Although AFM cannot easily detect short stubby branches it is possible to visualise larger branched polysaccharide structures. In order to detect branches the molecules have to be deposited onto substrates in an extended form. Height measurements allow branching to be distinguished from overlapping molecules.
The starch polysaccharide amylose is known to contain a small fraction of branched molecules. By forming soluble helical complexes it is possible to deposit amylose as extended molecules. The majority of the molecules are semi-flexible chains. When the molecule loops back and crosses itself the height doubles marking the junction point with a bright spot. The small fraction of branched molecules shows no change in height at the junction point. Different types of branched structures can be visualised and characterised.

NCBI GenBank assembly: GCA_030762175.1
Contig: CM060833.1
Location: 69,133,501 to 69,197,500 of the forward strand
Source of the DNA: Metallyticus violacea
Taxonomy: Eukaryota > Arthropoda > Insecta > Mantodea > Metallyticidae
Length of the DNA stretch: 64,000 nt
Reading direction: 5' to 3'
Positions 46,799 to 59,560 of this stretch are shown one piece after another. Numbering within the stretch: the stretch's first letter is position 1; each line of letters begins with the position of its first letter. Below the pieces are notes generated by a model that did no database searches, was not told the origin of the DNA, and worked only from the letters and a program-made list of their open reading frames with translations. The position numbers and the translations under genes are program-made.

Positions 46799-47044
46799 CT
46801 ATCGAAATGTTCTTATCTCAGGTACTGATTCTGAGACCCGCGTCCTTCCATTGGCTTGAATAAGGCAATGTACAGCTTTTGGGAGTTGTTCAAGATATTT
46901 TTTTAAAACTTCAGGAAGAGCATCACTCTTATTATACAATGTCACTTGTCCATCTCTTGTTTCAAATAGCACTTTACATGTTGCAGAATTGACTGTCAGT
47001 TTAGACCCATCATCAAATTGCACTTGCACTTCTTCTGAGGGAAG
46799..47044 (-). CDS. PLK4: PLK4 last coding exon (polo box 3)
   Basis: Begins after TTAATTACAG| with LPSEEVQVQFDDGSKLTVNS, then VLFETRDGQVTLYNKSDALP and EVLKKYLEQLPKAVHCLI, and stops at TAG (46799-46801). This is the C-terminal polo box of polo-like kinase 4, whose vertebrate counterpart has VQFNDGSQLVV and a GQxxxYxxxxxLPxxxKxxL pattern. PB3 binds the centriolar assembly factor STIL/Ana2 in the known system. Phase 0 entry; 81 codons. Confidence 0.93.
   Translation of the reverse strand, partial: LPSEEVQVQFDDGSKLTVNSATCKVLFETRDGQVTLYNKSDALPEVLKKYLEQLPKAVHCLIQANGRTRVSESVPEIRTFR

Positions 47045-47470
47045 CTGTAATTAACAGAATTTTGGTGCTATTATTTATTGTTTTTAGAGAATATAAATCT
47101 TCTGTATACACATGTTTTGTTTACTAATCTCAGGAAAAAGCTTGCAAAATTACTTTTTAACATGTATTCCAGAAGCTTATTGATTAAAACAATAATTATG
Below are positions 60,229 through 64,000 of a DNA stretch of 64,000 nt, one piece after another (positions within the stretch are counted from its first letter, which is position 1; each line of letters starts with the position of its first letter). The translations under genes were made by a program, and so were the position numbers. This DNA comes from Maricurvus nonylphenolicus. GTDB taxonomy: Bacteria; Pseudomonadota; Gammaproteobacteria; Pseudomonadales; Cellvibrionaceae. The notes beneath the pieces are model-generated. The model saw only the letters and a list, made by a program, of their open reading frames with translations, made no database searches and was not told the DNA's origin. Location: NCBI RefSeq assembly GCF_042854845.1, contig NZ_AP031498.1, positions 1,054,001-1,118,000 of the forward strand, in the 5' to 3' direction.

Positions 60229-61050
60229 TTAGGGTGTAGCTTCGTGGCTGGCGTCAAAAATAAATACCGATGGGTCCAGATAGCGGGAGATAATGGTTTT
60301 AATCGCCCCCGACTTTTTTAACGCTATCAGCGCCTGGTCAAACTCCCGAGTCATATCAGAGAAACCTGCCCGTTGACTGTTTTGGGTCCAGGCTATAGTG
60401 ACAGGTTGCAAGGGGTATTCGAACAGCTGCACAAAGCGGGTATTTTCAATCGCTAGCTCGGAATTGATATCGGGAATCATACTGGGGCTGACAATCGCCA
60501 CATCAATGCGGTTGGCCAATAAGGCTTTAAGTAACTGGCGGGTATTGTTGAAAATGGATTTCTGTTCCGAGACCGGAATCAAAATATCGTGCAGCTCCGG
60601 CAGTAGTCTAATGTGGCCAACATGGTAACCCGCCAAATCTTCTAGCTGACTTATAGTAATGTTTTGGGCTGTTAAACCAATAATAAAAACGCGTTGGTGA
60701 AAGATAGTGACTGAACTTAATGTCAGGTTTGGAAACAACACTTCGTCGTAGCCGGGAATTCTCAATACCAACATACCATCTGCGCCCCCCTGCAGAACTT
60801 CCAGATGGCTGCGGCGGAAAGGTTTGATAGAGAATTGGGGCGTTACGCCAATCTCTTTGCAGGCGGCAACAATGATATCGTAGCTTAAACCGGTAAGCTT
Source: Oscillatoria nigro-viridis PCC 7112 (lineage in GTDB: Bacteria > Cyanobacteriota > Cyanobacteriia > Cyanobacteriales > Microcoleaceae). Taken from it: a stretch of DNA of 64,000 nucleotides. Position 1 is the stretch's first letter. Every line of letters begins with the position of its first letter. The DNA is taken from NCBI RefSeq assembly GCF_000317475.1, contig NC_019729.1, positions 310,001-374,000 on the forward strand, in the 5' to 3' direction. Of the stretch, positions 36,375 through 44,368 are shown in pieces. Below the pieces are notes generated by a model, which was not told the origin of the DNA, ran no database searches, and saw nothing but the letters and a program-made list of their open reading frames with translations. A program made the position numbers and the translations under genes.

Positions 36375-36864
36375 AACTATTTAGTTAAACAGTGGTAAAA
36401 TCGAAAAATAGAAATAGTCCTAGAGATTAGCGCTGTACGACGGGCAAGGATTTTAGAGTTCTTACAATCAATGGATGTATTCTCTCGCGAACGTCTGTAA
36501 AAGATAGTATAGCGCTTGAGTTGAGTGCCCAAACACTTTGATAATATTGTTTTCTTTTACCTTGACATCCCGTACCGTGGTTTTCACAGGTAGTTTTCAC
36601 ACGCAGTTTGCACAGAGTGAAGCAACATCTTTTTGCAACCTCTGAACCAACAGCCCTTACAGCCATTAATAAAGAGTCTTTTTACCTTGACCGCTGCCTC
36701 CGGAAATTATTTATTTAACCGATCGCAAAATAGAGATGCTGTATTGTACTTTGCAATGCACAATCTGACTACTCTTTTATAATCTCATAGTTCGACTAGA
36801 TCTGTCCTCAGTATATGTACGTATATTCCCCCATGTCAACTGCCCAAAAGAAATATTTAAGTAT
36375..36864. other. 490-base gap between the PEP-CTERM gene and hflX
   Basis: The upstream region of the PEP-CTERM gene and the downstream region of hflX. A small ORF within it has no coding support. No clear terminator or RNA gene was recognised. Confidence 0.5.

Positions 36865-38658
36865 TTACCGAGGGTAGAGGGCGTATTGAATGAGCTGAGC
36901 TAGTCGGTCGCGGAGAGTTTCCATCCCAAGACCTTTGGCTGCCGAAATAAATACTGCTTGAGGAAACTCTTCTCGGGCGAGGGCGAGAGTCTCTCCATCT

For some cell-wall polysaccharides (arabinoxylans and pectins) it has been possible to observe previously unsuspected branching of the polysaccharides through the use of AFM.
In the case of sugar beet pectin about 17% of the pectin molecules were found to be branched. Similar studies on water-soluble wheat pentosans showed that about 15% of the arabinoxylan molecules were found to be branched structures.
Present evidence suggests that the images represent branched backbones rather than extended neutral sugar side-chains.
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